RELAX. It's all going to make sense. Promise.
Andrew Bovell's "Speaking in Tongues" is part relationship drama, part missing-persons mystery and part formal experiment. Tales of betrayal, disappointment and reconciliation emerge in fragments, told from multiple perspectives -- in occasionally overlapping dialogue. The story is there for the taking, but you have to work for it. To stay alert. To make the pieces fit.
Fear not: The "Tongues" design team, under the leadership of director Lou Jacob, has done its part to keep the audience in the game. James Kronzer's revolving set -- transformed from scene to scene by the saturated colors of Daniel MacLean Wagner's lighting -- echoes the script's shifting perspectives on common ground. And Neil McFadden's sound design provides a subtle thread of continuity.
The play opens with two couples dancing an adulterous tango to a rhythm that will recur intermittently throughout Act One. "Our biggest goal was to try to unify everything that was going on so that you get across the idea that, yes, this is all connected somehow. It's not just random stories," McFadden explains.
Having offered the audience a musical road map through Act 1, McFadden's soundscape takes a slightly more abstract turn after the intermission. An echoing shard of melody, hummed by a woman stranded on a dark road and underscored by drones and pulses, establishes the sonic palate of Act 2. "Act 1 is kind of the sexier act, and Act 2 is slightly more existential/dreamy," McFadden agrees. "It's a chicken-and-egg kind of thing: Did we decide that [the second act] was more dreamy so we went that way? Or did the production start going that way so we followed it with the sound? Honestly, I can't say for certain."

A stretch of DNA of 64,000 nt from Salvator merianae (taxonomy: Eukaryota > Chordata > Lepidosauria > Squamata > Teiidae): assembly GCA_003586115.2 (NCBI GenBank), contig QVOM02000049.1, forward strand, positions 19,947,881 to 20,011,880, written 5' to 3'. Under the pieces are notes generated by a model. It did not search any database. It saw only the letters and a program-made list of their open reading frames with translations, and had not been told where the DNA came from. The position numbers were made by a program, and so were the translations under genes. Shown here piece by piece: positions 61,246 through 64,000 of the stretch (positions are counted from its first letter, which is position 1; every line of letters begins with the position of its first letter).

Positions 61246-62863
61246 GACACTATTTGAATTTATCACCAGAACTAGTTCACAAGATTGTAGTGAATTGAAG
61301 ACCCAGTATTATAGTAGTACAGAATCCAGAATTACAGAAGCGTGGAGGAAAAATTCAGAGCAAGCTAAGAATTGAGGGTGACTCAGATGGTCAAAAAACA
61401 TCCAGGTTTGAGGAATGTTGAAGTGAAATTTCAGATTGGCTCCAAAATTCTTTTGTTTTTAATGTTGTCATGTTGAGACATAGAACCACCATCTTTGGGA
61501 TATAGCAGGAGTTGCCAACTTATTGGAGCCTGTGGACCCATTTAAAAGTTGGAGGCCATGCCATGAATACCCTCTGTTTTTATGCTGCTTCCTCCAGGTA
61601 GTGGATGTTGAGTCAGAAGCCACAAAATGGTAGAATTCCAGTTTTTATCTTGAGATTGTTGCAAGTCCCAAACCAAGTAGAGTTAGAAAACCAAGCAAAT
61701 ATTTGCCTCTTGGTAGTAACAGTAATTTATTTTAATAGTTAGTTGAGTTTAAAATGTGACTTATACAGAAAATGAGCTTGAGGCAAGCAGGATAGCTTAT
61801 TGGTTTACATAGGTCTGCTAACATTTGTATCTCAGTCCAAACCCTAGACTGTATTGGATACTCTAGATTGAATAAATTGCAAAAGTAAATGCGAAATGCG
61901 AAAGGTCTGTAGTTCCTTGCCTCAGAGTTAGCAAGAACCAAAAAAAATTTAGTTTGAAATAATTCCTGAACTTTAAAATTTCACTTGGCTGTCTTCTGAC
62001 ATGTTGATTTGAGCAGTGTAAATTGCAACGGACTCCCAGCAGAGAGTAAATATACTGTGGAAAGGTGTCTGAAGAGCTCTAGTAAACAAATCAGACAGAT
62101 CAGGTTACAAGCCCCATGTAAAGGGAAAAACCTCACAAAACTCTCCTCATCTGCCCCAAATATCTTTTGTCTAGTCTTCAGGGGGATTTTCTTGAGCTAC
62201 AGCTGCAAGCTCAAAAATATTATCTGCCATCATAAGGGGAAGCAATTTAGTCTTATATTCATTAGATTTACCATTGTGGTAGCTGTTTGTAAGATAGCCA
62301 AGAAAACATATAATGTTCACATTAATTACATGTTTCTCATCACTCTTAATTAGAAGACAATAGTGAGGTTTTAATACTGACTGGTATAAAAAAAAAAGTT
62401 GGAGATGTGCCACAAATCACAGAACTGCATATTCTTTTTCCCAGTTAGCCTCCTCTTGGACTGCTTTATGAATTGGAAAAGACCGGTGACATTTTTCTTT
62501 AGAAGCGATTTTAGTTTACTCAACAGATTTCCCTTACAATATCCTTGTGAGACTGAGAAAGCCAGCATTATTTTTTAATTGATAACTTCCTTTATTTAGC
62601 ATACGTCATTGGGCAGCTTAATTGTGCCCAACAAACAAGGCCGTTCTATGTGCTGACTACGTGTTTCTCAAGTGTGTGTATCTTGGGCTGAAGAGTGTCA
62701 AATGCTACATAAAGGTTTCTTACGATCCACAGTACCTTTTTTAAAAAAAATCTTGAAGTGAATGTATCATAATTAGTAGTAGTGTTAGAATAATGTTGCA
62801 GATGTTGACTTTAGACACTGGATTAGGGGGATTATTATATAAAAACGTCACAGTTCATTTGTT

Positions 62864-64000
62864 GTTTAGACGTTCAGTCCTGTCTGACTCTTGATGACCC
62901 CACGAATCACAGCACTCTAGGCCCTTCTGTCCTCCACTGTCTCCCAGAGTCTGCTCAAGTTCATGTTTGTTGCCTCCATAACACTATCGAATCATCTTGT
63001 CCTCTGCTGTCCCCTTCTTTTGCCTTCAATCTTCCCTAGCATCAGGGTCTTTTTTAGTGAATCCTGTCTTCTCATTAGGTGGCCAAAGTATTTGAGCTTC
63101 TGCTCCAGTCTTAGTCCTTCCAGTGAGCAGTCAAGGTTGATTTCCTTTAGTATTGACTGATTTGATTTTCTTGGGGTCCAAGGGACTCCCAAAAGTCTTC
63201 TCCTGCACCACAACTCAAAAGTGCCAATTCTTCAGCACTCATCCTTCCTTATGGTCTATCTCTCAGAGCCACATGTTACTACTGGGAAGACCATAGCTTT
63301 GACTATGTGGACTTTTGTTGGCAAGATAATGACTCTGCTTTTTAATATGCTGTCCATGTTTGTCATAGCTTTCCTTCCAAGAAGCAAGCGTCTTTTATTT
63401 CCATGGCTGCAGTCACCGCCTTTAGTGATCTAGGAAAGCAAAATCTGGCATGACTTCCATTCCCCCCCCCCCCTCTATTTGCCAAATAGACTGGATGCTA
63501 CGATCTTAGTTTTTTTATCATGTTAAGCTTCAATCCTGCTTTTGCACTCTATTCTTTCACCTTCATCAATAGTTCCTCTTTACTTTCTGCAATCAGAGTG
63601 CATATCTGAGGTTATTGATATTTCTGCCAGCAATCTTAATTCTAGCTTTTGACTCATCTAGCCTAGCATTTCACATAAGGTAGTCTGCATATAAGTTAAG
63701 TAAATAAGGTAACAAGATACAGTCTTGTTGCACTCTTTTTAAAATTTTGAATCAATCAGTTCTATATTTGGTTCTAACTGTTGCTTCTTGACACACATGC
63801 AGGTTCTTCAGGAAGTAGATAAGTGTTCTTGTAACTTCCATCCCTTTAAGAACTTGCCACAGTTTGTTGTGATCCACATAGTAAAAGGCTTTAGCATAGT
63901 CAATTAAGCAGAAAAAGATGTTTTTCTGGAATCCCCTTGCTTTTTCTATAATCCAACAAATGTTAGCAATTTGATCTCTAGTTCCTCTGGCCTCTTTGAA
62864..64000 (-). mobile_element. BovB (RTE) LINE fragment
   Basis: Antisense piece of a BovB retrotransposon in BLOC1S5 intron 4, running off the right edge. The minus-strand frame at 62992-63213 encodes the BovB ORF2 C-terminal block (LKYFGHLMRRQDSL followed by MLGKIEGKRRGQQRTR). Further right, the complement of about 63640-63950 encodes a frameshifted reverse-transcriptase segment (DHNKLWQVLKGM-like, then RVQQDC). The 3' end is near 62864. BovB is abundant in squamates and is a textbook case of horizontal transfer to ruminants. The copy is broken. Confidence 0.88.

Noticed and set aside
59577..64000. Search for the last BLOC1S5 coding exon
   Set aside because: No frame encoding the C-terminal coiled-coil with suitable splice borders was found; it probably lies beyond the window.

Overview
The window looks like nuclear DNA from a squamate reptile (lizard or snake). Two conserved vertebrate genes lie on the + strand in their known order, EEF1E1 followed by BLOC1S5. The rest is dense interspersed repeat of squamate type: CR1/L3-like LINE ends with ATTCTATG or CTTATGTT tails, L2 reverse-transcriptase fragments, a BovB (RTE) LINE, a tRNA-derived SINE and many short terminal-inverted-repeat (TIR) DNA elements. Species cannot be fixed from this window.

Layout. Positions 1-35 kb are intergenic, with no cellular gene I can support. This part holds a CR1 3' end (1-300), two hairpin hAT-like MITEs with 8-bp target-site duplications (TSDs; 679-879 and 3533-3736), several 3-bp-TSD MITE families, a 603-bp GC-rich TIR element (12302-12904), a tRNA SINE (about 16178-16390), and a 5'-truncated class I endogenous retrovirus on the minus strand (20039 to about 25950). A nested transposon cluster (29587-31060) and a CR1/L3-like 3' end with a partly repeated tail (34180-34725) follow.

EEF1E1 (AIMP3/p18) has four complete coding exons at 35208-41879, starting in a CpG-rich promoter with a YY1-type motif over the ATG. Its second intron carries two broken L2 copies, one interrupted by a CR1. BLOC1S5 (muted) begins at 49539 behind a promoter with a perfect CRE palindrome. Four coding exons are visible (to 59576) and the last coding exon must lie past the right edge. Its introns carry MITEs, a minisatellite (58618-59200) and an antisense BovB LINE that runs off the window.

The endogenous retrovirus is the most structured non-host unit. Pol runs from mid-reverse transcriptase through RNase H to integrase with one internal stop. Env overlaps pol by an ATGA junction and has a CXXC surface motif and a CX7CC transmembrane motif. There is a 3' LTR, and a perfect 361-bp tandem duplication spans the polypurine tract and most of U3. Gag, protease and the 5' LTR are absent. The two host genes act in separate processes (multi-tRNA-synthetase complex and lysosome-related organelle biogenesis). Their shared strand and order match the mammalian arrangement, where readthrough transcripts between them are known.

For sure, the jagged structure of the play's narrative had to be respected in the sound design. "You want to try and stylistically stay with what the playwright has given you," he says. "I wouldn't read [the script] and go, 'Hmm . . . I think I'll use some Beethoven.' You want something that's very contemporary and a little edgy."
McFadden's challenge, then, was in balancing the audience's need for narrative guideposts and the script's demand for tension and mystery. Assessing the finished product, McFadden opines: "[Our solution] kind of works because, at least for us, it falls into the world of 'abstract, but not too abstract.' "